The author, Valtteri Maja
Email address is valtteri maja at gmail com.
This blog examines space, science and policy endeavors of the world with an analytical mindset.
A lot of weight is put on the new space projects that propose ways to reduce the cost and hazards of spaceflight by developing reusable launch vehicles (RLV:s). Analysis ranges all the way from bottom up to top down, from physics issues to economics.
Hi Gravity Loss, great site. I have a science background and am an Arctic historian by training, but I have been struck by the parallels between late nineteenth century polar exploration and NASA’s missions over the last 30 years. I just wrote an editorial about this subject over at HNN:
I’d love to hear your point of view. Also, I’ve written a few points along similar lines at my blog
These are big picture sort of posts, but as someone who knows the details, I’d like to hear what you think.
Nice, can’t comment much right now, I’m leaving for a few weeks but I’ll do something when I get back…
You might want to check Jon Goff’s analysis about colonization, comparing it to Salt Lake City…
great site – I noticed yourre a fan of New Space.
I loved the X-33/Venturestar idea wish they couldve at least flown it and demonstrated some of the tech.
Im kinda stuck with the impression that commercial launchers arent ready for primetime and NASA still has to trail blaze for a few more decades.
Great blog though, do you follow NSF for news and discussions?
I’ve spent some time hunting around spaceflight blogs for discussion of a launch system that makes sense to me but perhaps isn’t feasible as I haven’t found anything about it, perhaps you have?
The idea similar to the microwave powered lightship using LH2 as the propellant.
The craft launches and climbs through the atmosphere using an air breathing engine, perhaps a turbo rocket, when it gets to high altitude, rather than use a microwave beam directly to heat the propellant, collect the beam via a large rectenna on the top surfaces of the craft, then use that energy to heat the propellant, either with a carbon arc or by turning the electricity back into microwaves.
The microwave beam could also be used as the craft climbs through the atmosphere to accelerate H2 before it enters the combustion chamber of the engine, thus increasing exhaust velocity.
As the microwave beam is collected over a large surface area precise focusing of the beam, as is required in the lightship concept, wouldn’t be necessary.
In principle, with the combination of air breathing and H2 propellant the system should be able to achieve a specific impulse of close to a thousand seconds, making SSTO possible.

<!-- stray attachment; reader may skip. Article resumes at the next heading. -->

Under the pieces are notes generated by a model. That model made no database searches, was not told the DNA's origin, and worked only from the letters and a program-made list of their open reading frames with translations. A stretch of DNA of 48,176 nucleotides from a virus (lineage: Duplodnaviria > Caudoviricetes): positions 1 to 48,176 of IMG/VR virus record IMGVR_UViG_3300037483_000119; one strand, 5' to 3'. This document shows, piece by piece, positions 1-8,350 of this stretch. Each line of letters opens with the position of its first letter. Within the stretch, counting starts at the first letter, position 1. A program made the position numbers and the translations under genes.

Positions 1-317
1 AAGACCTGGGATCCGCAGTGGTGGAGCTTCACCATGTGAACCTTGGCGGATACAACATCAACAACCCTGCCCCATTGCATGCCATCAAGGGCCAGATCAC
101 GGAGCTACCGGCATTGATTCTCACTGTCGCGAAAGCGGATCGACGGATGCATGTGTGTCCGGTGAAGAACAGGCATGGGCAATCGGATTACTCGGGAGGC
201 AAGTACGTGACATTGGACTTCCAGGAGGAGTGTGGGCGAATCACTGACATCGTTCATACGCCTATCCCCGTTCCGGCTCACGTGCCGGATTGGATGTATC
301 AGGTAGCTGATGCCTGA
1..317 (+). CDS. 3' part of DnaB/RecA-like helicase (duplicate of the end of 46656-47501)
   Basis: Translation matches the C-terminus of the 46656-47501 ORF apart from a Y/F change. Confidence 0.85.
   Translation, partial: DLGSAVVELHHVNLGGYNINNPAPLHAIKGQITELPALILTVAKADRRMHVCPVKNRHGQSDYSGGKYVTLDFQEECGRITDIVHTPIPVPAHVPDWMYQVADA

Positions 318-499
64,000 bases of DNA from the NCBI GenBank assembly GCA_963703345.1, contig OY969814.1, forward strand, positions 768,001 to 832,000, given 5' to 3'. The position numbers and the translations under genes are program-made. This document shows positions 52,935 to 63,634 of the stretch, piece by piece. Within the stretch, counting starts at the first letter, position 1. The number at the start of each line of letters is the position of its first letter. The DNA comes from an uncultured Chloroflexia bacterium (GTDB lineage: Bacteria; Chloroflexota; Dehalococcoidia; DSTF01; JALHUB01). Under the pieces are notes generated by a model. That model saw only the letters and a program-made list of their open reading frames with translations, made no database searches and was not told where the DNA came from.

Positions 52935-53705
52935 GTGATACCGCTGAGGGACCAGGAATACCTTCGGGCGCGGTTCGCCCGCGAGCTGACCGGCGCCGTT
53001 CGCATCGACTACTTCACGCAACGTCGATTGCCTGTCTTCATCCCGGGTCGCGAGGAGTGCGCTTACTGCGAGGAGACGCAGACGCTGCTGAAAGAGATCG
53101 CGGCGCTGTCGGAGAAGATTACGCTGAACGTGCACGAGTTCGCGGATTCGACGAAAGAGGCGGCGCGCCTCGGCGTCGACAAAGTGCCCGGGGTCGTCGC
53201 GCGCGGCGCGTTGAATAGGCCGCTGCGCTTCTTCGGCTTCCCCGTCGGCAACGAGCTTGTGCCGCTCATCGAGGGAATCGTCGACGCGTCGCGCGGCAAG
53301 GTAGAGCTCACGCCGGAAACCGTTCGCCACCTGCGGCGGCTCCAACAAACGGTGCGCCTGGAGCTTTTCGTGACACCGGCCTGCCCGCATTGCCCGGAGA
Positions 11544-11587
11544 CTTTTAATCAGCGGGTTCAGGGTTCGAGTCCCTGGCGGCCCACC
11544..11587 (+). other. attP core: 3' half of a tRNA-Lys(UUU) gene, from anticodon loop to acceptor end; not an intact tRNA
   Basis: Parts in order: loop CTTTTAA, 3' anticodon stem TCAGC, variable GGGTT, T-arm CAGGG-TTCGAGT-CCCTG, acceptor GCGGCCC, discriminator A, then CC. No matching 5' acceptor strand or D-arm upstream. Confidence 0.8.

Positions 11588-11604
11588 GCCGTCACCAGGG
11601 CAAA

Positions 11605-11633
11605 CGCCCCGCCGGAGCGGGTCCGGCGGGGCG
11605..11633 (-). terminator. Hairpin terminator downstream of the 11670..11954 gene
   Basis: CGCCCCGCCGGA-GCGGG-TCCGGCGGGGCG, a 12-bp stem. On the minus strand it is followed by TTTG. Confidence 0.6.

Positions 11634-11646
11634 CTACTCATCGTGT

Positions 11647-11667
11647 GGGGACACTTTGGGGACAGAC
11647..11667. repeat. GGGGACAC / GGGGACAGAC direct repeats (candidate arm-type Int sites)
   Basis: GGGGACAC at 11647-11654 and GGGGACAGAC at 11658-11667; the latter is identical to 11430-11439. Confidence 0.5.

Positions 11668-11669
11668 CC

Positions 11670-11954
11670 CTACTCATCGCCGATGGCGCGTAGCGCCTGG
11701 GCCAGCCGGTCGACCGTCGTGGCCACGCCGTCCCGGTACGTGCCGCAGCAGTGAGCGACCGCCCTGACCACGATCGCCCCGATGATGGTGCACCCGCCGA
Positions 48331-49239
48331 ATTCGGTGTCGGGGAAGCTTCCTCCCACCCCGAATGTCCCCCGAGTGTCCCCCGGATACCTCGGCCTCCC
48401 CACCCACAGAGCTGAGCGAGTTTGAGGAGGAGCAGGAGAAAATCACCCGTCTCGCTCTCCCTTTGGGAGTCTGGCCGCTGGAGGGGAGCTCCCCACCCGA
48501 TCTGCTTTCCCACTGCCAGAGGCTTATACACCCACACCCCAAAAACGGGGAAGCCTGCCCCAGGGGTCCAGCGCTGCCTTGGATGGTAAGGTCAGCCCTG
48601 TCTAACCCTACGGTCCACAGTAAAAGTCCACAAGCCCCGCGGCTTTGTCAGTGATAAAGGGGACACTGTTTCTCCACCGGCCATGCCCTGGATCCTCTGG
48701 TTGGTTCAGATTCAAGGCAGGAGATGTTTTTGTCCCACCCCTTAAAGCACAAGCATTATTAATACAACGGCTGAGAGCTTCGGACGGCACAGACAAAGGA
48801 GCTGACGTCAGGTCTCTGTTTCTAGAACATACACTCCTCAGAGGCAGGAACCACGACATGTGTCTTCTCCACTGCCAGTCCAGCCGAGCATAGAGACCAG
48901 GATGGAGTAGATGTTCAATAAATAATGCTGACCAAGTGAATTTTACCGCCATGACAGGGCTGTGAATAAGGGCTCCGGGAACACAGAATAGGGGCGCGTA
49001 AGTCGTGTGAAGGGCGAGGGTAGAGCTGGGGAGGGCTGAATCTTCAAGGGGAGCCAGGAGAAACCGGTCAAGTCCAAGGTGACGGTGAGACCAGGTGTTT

given geosynchronous SPS’s are supposed to be able to focus microwave beams on to rectenna’s 10km across over about 30,000km, a target (say) 30 metres across from a distance of say 300km doesn’t seem unreasonable.
The ground hardware shouldn’t be too hard or expensive to build and power requirements could be supplied from an existing national grid.
This requires huge infrastructure in the form of space microwave transmitters, if it’s on top of the craft.
“As the microwave beam is collected over a large surface area precise focusing of the beam, as is required in the lightship concept, wouldn’t be necessary.”
I think the space microwave concepts have low power per area – not sufficient to power a multiple hundred megawatt or gigawatt class rocket with a few meters of collecting area.
You WANT high power per area for a beam rocket.
And the power system could be heavy, if you have to electrically transfer and possibly transform something the order of a gigawatt.
Ground based transmitters would be used as such a craft could fly inverted once it had climbed through the atmosphere (as the shuttle does).
Beam densities of 50-100MW/ sq m, with total utilised power of around 50,000 MW should be about right for something the size of a delta winged 767.
Getting high beam density may be why this idea isn’t being pursued with much vigour, mircowaves are hard to focus, my problem is my maths ain’t that hot so I’ll need to learn a few equations to know for sure.
Rectennas are fairly light.
The engine discussed here, Scaled up 10,000 fold might be the sort of thing needed, 22 kg thrust at high Isp from something that fits in a shoe box sounds encouraging: http://www.waynesthisandthat.com/mpd.htm
With enough power and with hydrogen propellant the Isp of this system can apparently be pushed as high as 15,000 seconds, you wouldn’t need anything like those exhaust velocities to get propellant ratios way below 50%.
Obviously getting those propellant ratios down makes a huge difference to how heavy the engines and other on board systems can be.